Look at Jackie Chan kick those guys in the face!
Facts of the Case
Charlie Kuo (Jackie Chan, who also wrote and directed the film) arrives in 1930s Hong Kong, with barely anything to his name save a few bucks and ratty hat. Eagerly searching for work, Charlie unfortunately becomes the victim of a scam; he's bilked out of all his money, and his jobless situation has not changed. If only he could find a way to utilize his gifts of kung-fu and acrobatics. If only…
Well, luck finds him in the form of a rose, which he receives from Madame Kuo. No sooner than he accepts the rose, he becomes an accidental participant in a gangland shootout, coming to the aide of a wounded mob boss. As the boss dies, he uses his last breath to name Charlie as his successor. And like that, the destitute vagabond has risen to the top of the underworld heap (can you rise to the top of the underworld? Sounds funny.)
Determined to get away from the shady dealings of mob life, Charlie steers the gang, and its big-deal investment—"The Ritz" hotel and entertainment establishment—into the legitimate world. This of course comes after the new boss proves himself by beating the Hamburger Helper out of some insubordinates.
Charlie catches the eye of the rival boss, Tiger, who looks to horn in on the gang's action. Charlie finds himself in a tenuous balancing act: maintain the respect of men, filter the shifty advice from Uncle Hai (his right-hand guy), pursue a romance with Ritz-headliner Luming Yang (Anita Mui), and help the very woman he believes to be responsible for his good fortune: Madame Kuo.
Charlie discovers that Kuo is distraught over her daughter visiting with her fiancée and family. He fears that when they find out she is a simple flower vendor, shame will be strewn every which way. As a result, Charlie orchestrates a grand con, aimed at proving to Kuo's daughter that mom is a bonafide bigwig.
As this drama plays out, Charlie learns he has bigger obstacles ahead, in the form of a turncoat in his organization, a pissed-off Tiger, and an endless stream of gang cronies to beat up.
I like Jackie Chan. He's probably one of the finest slapstick performers around. Every movie I see him in offers some new stunt or move at which to marvel. But, really, that to me is the primary draw for Jackie Chan movies: seeing him wield his masterful repertoire to uniquely dispatch foes. Just like I'd shy away from a Jet Li film that doesn't prominently feature him pounding hapless victims to tomato paste, a Jackie Chan flick light on the action will leave a sour taste in my mouth.
Well, I've seen some bad Chan films. Have you ever seen Fantasy Mission Force? If not, track it down as it is by the far the most %$&*-ed-up thing ever committed to celluloid. I've also seen some really good ones and Black Dragon falls somewhere in the middle.
While in no way a poor movie, Black Dragon isn't nearly as entertaining as some of his others. I blame the subplot with Madame Kuo and her daughter. It just goes on and on. And while it's not itself a terrible story, there is just too much time devoted to it, and too few Jackie Chan action pieces to break it up. In fact, most of the action—and it's good action, which I'll get to soon—bookends the film. Basically, everything shifts away from the premise of Charlie as a fish-out-of-water crime boss to this sitcom-flavored plot thread. Sorry, but didn't really do it for me.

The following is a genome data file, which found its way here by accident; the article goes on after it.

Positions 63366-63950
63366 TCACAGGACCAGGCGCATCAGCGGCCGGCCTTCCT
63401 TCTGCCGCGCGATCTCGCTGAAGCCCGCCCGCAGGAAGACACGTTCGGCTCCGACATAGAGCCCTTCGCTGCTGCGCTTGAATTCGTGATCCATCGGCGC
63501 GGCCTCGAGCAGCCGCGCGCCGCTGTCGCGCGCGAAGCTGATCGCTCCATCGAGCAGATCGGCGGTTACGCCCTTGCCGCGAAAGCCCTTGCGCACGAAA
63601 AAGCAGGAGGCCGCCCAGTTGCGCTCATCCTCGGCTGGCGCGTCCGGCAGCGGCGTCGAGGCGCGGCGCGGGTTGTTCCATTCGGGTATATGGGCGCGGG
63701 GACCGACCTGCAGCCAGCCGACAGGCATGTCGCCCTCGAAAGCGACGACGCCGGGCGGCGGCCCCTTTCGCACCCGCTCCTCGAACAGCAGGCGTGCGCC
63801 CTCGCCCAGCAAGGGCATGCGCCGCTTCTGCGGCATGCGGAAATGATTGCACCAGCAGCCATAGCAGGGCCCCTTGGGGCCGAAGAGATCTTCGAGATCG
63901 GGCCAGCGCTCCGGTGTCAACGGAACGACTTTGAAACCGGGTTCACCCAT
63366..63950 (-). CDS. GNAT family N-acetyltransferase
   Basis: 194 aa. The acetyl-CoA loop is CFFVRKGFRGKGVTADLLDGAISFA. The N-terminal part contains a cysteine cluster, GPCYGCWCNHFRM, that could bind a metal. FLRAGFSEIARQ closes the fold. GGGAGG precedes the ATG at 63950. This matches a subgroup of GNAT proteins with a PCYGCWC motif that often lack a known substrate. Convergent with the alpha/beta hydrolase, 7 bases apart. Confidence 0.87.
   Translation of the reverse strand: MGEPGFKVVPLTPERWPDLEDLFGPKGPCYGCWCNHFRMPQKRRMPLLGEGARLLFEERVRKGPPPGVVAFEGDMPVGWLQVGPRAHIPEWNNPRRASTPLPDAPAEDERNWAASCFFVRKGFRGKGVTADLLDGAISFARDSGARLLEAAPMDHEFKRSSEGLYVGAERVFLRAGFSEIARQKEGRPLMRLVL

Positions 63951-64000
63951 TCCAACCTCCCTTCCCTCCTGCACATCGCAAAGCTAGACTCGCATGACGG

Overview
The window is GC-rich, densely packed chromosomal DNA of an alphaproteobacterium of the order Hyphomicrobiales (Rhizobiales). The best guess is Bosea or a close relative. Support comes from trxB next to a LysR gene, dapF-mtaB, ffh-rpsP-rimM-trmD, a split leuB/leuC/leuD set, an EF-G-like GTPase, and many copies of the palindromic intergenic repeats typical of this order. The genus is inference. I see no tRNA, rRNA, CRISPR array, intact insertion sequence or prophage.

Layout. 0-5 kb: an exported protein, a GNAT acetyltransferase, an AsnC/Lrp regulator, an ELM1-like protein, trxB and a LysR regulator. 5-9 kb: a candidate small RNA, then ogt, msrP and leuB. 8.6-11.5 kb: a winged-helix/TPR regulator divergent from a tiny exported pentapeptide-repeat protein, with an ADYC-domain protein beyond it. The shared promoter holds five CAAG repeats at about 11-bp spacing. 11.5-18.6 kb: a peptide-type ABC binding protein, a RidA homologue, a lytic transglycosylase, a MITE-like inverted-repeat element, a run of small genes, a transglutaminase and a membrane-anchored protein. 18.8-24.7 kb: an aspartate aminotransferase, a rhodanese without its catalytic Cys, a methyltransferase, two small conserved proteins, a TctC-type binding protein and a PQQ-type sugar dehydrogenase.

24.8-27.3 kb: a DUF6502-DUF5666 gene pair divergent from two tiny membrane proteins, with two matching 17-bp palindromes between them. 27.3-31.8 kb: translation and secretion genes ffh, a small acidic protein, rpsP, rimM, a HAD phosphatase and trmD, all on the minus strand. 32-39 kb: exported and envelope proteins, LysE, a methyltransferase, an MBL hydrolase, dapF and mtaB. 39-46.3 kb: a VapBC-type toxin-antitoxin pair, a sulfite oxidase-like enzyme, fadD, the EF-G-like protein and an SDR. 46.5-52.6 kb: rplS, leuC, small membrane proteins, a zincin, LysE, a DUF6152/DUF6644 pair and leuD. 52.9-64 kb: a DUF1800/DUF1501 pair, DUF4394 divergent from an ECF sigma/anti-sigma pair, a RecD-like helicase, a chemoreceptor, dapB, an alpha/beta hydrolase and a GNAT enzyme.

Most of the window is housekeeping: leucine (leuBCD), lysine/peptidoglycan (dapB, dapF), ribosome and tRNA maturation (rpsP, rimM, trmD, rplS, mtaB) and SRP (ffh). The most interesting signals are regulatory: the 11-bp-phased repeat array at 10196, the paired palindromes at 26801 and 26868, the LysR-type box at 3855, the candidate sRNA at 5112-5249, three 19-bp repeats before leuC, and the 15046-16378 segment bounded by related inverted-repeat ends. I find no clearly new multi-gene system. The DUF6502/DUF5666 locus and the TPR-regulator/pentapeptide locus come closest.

What did do it for me is Jackie Chan's breathtaking dexterity. When the fight scenes do show up, they really are a marvel. What's cool about Chan is he strives to do a lot of different stuff, utilize all conceivable props, and just flat out works really hard to entertain people.
The scene with the rickshaw where he jumps and twirls through the conveyance and the culminating fight in a factory, where bad guys get trapped in huge ropes and Chan deftly jumps from crossbeam to crossbeam are really memorable. As usual, the end credits sport a blooper reel where it appears that Chan just gets wasted on some stunts gone awry.
This disc is strange in that it is two-sided with the original cut and subtitles (plus an isolated music score, which is just plain odd), running at 127 minutes on one and an English-dubbed version at 106 minutes on the other. As far as sound (a mono mix), there is hardly any score, just when the fights occur, and it's not all too memorable. This is why having a music-only track puzzled me. Much of the flick is dialogue anyway, so one would be watching it in silence.
The picture is okay, though sometimes the video-transfer takes on the look of an old VHS tape. I was surprised to find out the movie was made in 1989; it looks much older. The first side, the subtitled cut, is widescreen; side two is full screen. Trailers and a throwaway talent file comprise the only extras to be had here.
Black Dragon is a sporadically fun movie, with a few really unbelievable sequences thrown in. Most viewers will go with the subtitled cut, because, well, because full screen and dubbing suck butt. However, at 127 minutes and with a dialogue-heavy middle, some more impatient folk may be thumbing the scan forward button. But the fights alone make it worth a viewing.
Mr. Chan is given mad props for his Martial Arts-antics, but the court kindly asks him to do what he does best and entertain the heck out of us with his physical comedy. Black Dragon is released on good behavior; Columbia Tristar, however, is to be repeatedly caned for its joke of a presentation.
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